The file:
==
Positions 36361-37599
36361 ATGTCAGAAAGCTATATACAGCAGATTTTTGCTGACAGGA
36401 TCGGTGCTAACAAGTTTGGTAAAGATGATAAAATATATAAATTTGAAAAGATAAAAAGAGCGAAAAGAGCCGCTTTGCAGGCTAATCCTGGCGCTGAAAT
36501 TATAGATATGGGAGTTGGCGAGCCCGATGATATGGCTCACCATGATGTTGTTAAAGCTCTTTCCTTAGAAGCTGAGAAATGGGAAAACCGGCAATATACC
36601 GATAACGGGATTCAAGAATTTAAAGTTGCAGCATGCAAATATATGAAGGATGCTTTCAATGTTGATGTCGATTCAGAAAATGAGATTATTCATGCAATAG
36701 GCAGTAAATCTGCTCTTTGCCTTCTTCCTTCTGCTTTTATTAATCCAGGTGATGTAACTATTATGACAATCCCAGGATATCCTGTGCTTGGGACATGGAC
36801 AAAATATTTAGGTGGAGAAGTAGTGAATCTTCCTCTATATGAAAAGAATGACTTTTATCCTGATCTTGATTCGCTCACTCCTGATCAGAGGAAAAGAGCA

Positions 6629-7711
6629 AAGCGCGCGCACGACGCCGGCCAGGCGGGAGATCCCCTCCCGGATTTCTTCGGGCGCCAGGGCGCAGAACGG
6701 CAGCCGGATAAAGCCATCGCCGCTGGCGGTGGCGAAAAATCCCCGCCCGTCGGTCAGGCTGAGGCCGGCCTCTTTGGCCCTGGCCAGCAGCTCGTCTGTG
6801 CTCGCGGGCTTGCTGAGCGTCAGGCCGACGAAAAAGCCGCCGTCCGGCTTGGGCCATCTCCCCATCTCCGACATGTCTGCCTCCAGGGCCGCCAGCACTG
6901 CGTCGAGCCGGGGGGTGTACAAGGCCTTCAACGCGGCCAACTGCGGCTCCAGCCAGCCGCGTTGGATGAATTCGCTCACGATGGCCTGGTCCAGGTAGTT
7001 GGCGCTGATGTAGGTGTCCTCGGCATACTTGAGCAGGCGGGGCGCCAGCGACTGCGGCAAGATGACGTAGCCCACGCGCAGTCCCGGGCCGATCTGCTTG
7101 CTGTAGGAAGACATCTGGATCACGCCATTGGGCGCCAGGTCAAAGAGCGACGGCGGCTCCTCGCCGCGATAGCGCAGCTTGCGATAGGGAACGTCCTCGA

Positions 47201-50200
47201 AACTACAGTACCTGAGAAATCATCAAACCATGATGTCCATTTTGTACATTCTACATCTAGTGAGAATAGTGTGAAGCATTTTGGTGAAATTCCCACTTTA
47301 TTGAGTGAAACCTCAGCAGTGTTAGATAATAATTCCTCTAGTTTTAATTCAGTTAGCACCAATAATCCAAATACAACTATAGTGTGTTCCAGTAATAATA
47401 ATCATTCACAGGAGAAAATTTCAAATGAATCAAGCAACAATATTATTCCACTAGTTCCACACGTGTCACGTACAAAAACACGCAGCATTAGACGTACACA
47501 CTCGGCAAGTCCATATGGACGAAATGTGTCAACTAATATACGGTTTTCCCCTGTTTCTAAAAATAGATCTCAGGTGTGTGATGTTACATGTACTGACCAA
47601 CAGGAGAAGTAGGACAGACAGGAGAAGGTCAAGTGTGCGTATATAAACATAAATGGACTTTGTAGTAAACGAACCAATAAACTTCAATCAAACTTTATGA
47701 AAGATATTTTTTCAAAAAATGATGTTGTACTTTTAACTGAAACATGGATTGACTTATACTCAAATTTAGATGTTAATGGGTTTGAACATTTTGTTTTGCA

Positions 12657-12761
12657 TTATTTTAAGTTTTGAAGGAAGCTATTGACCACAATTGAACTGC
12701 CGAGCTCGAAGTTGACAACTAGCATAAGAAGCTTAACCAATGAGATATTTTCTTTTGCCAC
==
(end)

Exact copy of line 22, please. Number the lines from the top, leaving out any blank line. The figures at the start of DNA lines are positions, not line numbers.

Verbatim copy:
Positions 12657-12761